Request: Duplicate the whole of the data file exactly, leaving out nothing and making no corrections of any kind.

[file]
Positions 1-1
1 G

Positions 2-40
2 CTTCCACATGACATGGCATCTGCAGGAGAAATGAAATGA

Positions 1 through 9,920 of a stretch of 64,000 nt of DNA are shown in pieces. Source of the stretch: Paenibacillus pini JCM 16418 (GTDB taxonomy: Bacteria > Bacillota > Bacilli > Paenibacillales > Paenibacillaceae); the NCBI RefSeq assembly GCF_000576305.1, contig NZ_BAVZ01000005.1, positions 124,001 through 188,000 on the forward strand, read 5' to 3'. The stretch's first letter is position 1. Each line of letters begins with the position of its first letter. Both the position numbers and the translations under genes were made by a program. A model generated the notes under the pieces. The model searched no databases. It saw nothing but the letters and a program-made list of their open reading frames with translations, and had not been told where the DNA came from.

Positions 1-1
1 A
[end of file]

Positions 1-1
1 G

Positions 2-40
2 CTTCCACATGACATGGCATCTGCAGGAGAAATGAAATGA

Positions 1 through 9,920 of a stretch of 64,000 nt of DNA are shown in pieces. Source of the stretch: Paenibacillus pini JCM 16418 (GTDB taxonomy: Bacteria > Bacillota > Bacilli > Paenibacillales > Paenibacillaceae); the NCBI RefSeq assembly GCF_000576305.1, contig NZ_BAVZ01000005.1, positions 124,001 through 188,000 on the forward strand, read 5' to 3'. The stretch's first letter is position 1. Each line of letters begins with the position of its first letter. Both the position numbers and the translations under genes were made by a program. A model generated the notes under the pieces. The model searched no databases. It saw nothing but the letters and a program-made list of their open reading frames with translations, and had not been told where the DNA came from.

Positions 1-1
1 A